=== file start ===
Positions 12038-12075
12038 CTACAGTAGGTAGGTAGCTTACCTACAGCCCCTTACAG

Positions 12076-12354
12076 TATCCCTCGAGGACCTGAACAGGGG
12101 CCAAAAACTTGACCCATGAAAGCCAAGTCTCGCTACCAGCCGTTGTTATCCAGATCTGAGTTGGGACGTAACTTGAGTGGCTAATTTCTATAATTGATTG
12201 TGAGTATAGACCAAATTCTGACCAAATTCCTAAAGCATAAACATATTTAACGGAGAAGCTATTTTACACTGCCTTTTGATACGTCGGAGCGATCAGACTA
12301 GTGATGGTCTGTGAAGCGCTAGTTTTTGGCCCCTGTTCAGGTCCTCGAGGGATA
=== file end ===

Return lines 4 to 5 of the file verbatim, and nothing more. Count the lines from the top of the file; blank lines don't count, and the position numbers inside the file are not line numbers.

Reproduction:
12076 TATCCCTCGAGGACCTGAACAGGGG
12101 CCAAAAACTTGACCCATGAAAGCCAAGTCTCGCTACCAGCCGTTGTTATCCAGATCTGAGTTGGGACGTAACTTGAGTGGCTAATTTCTATAATTGATTG